Texting while walking not a crime in Phila. Honest

Posted: July 20, 2011

Walking down a crowded street while tapping out a text message may be annoying, rude and even dangerous, but it's not a crime in Philadelphia.

This information does conflict with multiple television and Internet reports disseminated on Tuesday - some of which undoubtedly were viewed by pedestrians on their mobile devices.

On Tuesday, news outlets and Internet sites - from Good Morning America to Gawker - erroneously reported that texting while walking could result in a $120 fine in Philadelphia.

Philadelphia police are, in fact, cracking down on dangerous and distracting cellphone use as part of a larger education program aimed at drivers, bicyclists and pedestrians.

But the most a police officer can do to people texting while walking is to "remind them to be careful," according to Mayor Nutter's office.

Nutter spokesman Mark McDonald said he spent half his day fielding calls from the national media to douse the misinformation. Nutter himself felt obliged to Tweet the truth Tuesday morning.

"We got hammered," McDonald said. "You just can't imagine the calls from all over the place."

The idea of handing out fines for walking and texting was perfect blog fodder, with two tongue-in-cheek camps on the issue.

One viewed the notion as evidence of a Taliban-like police state emerging in the city. The other applauded the idea and urged even more drastic - even violent - punishment.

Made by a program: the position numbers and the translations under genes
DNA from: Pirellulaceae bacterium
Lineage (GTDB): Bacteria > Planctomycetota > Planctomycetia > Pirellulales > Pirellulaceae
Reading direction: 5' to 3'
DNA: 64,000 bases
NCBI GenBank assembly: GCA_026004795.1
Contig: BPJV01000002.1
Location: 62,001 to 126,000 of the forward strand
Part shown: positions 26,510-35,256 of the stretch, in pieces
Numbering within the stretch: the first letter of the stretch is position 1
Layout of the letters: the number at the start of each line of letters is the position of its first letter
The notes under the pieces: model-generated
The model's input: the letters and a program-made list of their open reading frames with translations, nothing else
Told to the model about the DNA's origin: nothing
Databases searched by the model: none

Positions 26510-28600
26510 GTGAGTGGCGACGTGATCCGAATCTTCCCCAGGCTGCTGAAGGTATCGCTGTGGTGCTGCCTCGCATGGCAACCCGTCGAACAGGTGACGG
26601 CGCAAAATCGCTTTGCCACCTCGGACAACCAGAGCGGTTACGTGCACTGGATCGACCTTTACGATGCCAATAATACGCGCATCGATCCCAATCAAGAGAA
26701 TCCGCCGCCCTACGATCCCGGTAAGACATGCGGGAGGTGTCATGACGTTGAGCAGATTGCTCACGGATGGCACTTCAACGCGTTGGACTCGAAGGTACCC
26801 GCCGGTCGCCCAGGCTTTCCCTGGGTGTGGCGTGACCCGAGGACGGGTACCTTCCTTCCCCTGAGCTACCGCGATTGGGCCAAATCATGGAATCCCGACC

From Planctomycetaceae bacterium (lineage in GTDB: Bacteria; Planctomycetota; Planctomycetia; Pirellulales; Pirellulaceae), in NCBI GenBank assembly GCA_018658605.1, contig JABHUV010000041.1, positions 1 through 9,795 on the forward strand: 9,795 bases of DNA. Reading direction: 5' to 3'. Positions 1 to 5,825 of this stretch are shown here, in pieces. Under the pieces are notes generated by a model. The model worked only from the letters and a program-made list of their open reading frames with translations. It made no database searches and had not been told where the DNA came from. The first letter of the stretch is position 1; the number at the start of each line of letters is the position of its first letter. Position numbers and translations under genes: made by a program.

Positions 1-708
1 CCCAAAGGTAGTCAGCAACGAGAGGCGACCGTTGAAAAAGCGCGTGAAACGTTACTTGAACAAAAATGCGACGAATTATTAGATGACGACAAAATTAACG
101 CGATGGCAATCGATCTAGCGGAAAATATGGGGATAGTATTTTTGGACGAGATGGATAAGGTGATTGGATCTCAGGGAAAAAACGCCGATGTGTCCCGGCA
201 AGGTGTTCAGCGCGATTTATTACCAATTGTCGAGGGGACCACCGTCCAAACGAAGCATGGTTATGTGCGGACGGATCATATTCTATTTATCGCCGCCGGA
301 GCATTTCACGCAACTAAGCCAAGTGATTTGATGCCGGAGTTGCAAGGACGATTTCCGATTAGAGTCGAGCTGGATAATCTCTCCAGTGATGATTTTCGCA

One writer, Gawker's Max Read, mockingly suggested summary execution for violators. McDonald couldn't let that one pass quietly.

"Your whack job reporter can spin his puerile fantasies about doing violence to people he does not like, but he first needs to get his facts straight. Indeed, Max might want to do a little READING before he writes," McDonald wrote, in a message posted on Gawker.

The mix-up came after an ambiguously-worded local news report about the city's "Give Respect, Get Respect" program left open the possibility of fines for texting while walking.

Police are actually only ticketing distracted drivers and cyclists who ride on sidewalks or otherwise disregard traffic rules.

The goal of the program, officials said, is to educate the public. Since the campaign started in May, nearly 600 bicyclists and 100 drivers have been warned about dangerous behavior, according to the mayor's office.

The city did not say how many pedestrians may have been "reminded to be more aware of their surroundings."

McDonald acknowledged a possible unintended consequence of all the rumors Tuesday - widespread coverage of a program that previously had received little media attention.

"I just hope that drivers and people on bicycles and people walking on the streets watch out for each other a little bit more," he said. "Everybody needs to be a little nicer to each other."

Contact staff writer Troy Graham at 215-854-2730, tgraham@phillynews.com or @troyjgraham on Twitter.

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